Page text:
Testing the effects on seed germination using Aspergillus inoculate on
(Chameadorea radicalis)


Although by far, this is not a scientific experiment, it is however designed to show some of my fellow palm and tropical gardening enthusiast & friends, the results I obtained using Aspergillus in the seed germination process.
As many of us already know, germinating certain seed, especially those in the Palmae family, can take many months and even years in some cases for the radicle and first plumule to form.
In this test, I'm attempting to analyze and document the progress, as to the length of time it takes, plus the quantity of seed in each case that do germinate of the species, Chamaedorea radicalis, using seed treated with Aspergillus and a Control set with out the seed being treated. And finely by checking the root system for any unusual growth, by comparing both the treated and untreated plants.
Bottom line: To determine if Aspergillus aids and enhances seed germination and plant development.

The Set up

I used a plastic covered tray 6 1/2 inches by 5 inches and filled with sterilized seed starting mix. 12 Chamaedorea radicalis seeds were put into a baggy with a teaspoon of Aspergillus inoculate and agitated until all seed were completely covered with substance, these were than planted in the potting mix. 12 Chamaedorea radicalis seed were used as a control. Trays were watered and placed in a warm but dark area. No bottom heat was used and I only watered once, about 20 days into the experiment. Trays are inspected at least once a week.
Note: All seed used in this experiment are fresh and were harvested October 2000. No fertilizer or plant stimulants were used whatsoever including EcoSane, HB-101, B1 or other plant hormones.

In the Past

We have all tried the baggy method or in the pot, (they either grow or else they rot) method, with some and some not-so successful results. Bottom heat is usually recommended and it certainly wouldn't hurt in speeding up seed germination. But usually we fall short of our expectations, our special palm seed, that we dreamed someday towering over head, for all the world to see, doesn't happen like we planed. Sometimes we forget to water and as time goes by we seem to forget about what we did back 6 months ago and when we do remember we find a disappointing dried pot or dry moldy seed left in our long forgotten baggy. We must try and check each and everyday our seed, in order to accomplish our mission.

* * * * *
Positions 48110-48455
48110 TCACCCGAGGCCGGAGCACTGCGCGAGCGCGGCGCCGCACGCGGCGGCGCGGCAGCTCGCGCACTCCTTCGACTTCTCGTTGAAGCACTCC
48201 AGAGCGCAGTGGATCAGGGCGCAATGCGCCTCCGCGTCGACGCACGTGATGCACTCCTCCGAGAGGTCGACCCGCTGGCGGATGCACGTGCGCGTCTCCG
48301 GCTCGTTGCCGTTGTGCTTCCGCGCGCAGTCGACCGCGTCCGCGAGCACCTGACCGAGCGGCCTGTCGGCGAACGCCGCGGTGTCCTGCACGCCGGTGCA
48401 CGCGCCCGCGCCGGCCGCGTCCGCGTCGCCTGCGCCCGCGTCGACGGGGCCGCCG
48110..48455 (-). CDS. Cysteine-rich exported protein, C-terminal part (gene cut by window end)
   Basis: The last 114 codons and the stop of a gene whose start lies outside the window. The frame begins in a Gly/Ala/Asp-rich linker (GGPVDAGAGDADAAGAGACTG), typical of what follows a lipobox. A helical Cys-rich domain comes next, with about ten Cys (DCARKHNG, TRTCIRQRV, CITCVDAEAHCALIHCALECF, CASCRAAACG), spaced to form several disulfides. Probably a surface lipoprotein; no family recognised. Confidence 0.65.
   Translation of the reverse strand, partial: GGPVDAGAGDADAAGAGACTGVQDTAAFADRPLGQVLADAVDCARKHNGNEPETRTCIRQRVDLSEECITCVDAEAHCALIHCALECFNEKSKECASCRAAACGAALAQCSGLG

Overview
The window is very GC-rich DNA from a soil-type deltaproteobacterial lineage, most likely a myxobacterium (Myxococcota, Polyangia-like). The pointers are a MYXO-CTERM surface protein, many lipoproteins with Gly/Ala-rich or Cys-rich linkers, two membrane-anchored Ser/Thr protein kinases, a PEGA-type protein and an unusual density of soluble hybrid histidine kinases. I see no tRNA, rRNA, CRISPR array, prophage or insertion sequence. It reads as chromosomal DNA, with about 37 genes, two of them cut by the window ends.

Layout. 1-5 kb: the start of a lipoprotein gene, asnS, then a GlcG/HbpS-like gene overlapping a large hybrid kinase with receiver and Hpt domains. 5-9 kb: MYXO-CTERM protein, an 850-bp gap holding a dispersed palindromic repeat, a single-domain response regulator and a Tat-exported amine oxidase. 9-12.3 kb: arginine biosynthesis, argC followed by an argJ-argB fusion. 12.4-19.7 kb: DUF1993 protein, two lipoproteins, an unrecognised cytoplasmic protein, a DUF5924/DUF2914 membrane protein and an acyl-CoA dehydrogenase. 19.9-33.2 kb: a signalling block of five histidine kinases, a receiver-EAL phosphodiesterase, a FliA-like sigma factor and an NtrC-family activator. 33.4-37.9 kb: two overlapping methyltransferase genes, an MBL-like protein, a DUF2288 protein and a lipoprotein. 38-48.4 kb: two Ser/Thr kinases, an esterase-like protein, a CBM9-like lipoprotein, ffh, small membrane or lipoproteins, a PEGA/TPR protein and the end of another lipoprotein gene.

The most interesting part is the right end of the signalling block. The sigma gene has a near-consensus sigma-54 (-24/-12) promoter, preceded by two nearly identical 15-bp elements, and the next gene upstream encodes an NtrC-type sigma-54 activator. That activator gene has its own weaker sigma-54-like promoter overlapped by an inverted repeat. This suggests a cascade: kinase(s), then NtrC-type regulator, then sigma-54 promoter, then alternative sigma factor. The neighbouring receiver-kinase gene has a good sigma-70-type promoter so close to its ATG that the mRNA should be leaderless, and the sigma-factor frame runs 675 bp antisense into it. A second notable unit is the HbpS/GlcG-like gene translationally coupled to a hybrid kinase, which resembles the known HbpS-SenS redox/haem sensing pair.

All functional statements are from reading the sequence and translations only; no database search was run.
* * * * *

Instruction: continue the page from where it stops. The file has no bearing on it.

Treated Seed
Image taken November 19, 2000 Fig1

Untreated Seed
Image taken November 19, 2000 Fig2

Chamaedorea radicalis seed, half of which have been treated with Aspergillus the other half are left untreated. These seeds were planted on a seed starting mix, November 19, 2000. Please note that no bottom heat was used in the germination process. Covered seed trays were kept in a warm room without sunlight.

Results in 45 day as seen below

Aspergillus treated seed 45 days later 4 seed have sprouted. Fig3

Control set 45 days later only one seed has sprouted Fig4

Chamaedorea radicalis seed started to germinate January 3, 2001, notice as we begin to compared the untreated seed to that of the Aspergillus treated seed, the germination ratio for the latter is 4 to 1.

January 3, 2001 ratio is 4 (treated) to 1 (untreated)
January 10, 2001 ratio is 5 (treated) to 2 (untreated)
January 18, 2001 ratio is 6 (treated) to 3 (untreated)
January 21, 2001 ratio 7 (treated) to 3 (untreated)
January 25, 2001 ratio 8 (treated) to 3 (untreated)
January 27, 2001 ratio 9 (treated) to 5 (untreated)
January 28, 2001 ratio 9 (treated) to 6 (untreated)
*February 4, 2001 ratio 9 (treated) to 6 (untreated)
45 days from time of planting to when first noticed that seed sprouted.


Image taken January 27, 2001. Showing treated set with 9 sprouted seed (Fig5 left) whereas the control set (Fig6 right) only has 5 sprouted seed.


January 29, 2001
After 70 days from sowing seed, this experiment shows early on, that the seed treated with Aspergillus, did indeed germinate sooner than the control set. From January 3rd to the 25th the ratio was 8 treated to 3 untreated. As time continues from January 27th to the 29th, this shows an increase of untreated seed at a ratio of 3 untreated to 1 treated. Although the untreated seed is now germinating at an increased rate, this however, still demonstrates, that the seed treated with Aspergillus did in fact germinate sooner, not only that, but the new growth shown in the latest set of images (
Fig5-Fig6), is already beyond the first plumule stage, as the eophyll (first leaf) is about to emerge on two of the treated seedlings, whereas it is not present on the control set.
February 4, 2001
After a 80 days, a total of 15 seed germinated out of 24. The control set managed to produce 6 seedlings (
Fig6) while the Aspergillus set produced 9 seedlings (Fig5). By comparing the two sets of seedlings (Fig7, Fig8, and Fig9) there seems to be no noticeable difference between the two sets, both treated and control or untreated seed.
So my conclusion is, that out of the 12 seeds from each set, 3/4 sprouted or a total of 9 seed in the treated set, while only 1/2 or a total of 6 seed sprouted in the control set.
Net ratio 3 to 2 for the treated seed.

Continued later
*Latest update February 4, 2001 (80 days from sowing)

Some of the things I do,
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 Root developement of Chamaedorea radicalis
Both treated and control set

The root systems of the Aspergillus treated seed. Fig7

Root system on the control set of untreated seed. Fig8

Comparing both the control and treated roots. There seems to not be any noticeable difference in the amount of root between the two set of seedlings. Fig9











































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